DADE CITY — Late at night on the Saturday before Christmas, 43-year-old Luis Alberto Salas-Delgado pulled up to a traffic checkpoint near Pasco High School on State Road 52. The Dade City Police Department was stopping all eastbound traffic.
Salas-Delgado, driving a red Ford pickup, had a valid license and all the lights on his truck were working. But the officer in the checkpoint noticed that Salas-Delgado's eyes were bloodshot and he smelled moderately of alcohol, court records say.
Salas-Delgado performed field sobriety exercises, which the officer said he performed poorly. Later, at the jail, Salas-Delgado took a Breathalyzer test that registered 0.108 and 0.109 — above the threshold for a DUI arrest.
But last week, Pasco County Judge Robert Cole tossed out all the evidence against Salas-Delgado, finding the facts of the arrest weren't quite what they seemed. After viewing the video footage from the arrest, the judge said Salas-Delgado performed one sobriety test "as well as it can be done."
What's more, Cole found that prosecutors failed to show that the requirements for a checkpoint to be legal — and they are many — were not met.
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The Fourth Amendment to the U.S. Constitution, which guards against unreasonable searches and seizures, comes into play when talking about checkpoints.
"The Fourth Amendment doesn't want cops to be able to just pull somebody over without lawful basis to do it," said Dade City attorney Chip Mander, who represents Salas-Delgado. "We have a right to travel unrestricted unless they have a sufficient basis to stop us."
So higher courts have laid down strict rules for how traffic checkpoints can be executed so as not to violate people's rights.
Law enforcement agencies have to notify the public of the time and location of checkpoints. They have to post signs and even provide escape routes for drivers to turn off the road before entering the checkpoint.
"You can't trap people," said Dade City police Chief Ray Velboom.
He said he relied on checkpoint plans used by the Florida Highway Patrol and Pasco County Sheriff's Office to conduct the checkpoint on Dec. 18.
He said he sent out press releases to local media; the St. Petersburg Times ran a brief article Dec. 17 stating the checkpoint would be happening the following night.
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When he was pulled over, Salas-Delgado acknowledged that he'd had a couple of drinks. But Mander argued that even that — combined with the odor of alcohol and the glassy eyes — does not imply impairment.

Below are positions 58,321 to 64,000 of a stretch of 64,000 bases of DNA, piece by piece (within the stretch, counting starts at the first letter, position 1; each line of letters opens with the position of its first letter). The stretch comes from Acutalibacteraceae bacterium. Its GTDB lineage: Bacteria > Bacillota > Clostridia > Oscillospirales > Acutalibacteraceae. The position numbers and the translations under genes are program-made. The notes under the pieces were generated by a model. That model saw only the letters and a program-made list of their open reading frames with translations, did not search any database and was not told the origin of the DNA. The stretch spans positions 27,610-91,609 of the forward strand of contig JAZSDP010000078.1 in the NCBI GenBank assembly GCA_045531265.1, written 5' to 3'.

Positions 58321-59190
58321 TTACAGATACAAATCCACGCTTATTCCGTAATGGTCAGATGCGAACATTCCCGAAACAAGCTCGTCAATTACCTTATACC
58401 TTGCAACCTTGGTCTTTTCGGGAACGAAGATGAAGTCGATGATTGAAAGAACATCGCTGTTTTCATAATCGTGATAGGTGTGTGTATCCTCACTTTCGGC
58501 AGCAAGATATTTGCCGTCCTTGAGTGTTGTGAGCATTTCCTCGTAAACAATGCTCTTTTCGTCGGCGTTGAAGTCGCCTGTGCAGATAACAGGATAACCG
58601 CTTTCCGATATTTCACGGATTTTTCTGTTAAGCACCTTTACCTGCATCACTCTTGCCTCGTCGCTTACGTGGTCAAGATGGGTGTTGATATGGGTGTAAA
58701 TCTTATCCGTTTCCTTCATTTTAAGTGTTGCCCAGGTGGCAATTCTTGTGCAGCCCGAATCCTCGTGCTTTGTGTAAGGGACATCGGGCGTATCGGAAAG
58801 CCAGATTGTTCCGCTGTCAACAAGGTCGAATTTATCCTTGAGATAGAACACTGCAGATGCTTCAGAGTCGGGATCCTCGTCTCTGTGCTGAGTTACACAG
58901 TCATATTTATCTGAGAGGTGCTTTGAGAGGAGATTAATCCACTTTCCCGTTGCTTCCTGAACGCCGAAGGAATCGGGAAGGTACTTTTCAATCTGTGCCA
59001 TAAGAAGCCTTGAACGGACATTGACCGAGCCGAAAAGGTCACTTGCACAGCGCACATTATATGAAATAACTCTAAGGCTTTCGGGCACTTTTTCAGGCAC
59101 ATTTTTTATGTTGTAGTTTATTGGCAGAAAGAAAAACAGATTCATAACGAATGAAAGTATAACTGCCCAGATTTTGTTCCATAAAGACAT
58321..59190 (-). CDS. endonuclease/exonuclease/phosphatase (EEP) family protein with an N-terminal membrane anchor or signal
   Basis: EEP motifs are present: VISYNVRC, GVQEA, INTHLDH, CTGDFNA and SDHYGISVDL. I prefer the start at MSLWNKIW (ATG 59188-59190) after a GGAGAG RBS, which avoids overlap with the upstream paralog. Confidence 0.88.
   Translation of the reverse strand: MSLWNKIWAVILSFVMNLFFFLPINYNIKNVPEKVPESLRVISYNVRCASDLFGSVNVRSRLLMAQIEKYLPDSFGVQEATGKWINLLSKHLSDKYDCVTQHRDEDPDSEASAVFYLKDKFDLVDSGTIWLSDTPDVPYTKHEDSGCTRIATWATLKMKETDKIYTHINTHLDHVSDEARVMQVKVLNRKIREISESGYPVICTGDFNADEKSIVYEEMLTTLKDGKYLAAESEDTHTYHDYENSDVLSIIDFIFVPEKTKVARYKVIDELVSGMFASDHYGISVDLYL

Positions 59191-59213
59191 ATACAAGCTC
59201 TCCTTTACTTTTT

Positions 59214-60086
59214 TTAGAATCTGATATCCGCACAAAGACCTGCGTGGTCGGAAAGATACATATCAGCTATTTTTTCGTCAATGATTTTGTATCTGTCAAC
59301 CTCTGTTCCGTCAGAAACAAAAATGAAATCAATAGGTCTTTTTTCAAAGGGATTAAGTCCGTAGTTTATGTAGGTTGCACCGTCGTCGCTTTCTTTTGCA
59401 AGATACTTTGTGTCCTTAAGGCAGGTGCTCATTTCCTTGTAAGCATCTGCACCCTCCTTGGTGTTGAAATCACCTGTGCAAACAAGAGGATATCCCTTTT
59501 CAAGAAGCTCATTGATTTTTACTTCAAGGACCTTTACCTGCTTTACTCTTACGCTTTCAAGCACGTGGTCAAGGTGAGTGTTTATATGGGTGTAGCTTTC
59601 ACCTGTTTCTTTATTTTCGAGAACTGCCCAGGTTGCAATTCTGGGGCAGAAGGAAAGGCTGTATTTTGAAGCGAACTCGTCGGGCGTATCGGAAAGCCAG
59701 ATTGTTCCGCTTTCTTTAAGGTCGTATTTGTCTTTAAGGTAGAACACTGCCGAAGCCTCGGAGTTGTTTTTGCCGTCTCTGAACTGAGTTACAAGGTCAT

What Salas-Delgado didn't display was slurred speech, dilated pupils, or an inability to listen or follow directions.
As for the checkpoint plan, Mander said it doesn't just have to be legal — the state had to prove it was legal.
Yet at the hearing, no photographs of "checkpoint ahead" signs were introduced as evidence. The officers who testified named two different roads as the established escape routes. And nobody clipped that newspaper story proving the public was notified.
The judge at one point told prosecutor Matthew Parrish, "It's up to you, the government, to present evidence to show that the checkpoint is valid."
Parrish argued that the officer had a "reasonable suspicion" when he first encountered Salas-Delgado that he might be dealing with a drunk driver. And after the field sobriety tests, Parrish said, there was good reason to arrest Salas-Delgado on a DUI charge based on the totality of the circumstances.
The judge disagreed, ruling in favor of Salas-Delgado. The state has filed a notice it intends to appeal.
Unless they prevail with a higher court, Mander said, the case "would absolutely be dismissed. They have no evidence apart from this."
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Velboom, the police chief, is left wondering what his officers did wrong. They arrested seven other people in the checkpoint that night, all for traffic infractions such as invalid driver's licenses. After the clock struck 11 and the checkpoint had to cease, the officers hit the streets and caught one other person driving drunk.
Velboom wants to continue doing checkpoints, and he wants them to hold up in court.
He urged prosecutors to appeal Cole's ruling.
"Obviously DUI is a big crisis, and we're trying to address it and we're trying to be creative," he said. "I think we followed all the rules."
Molly Moorhead can be reached at email@example.com or (727) 869-6245.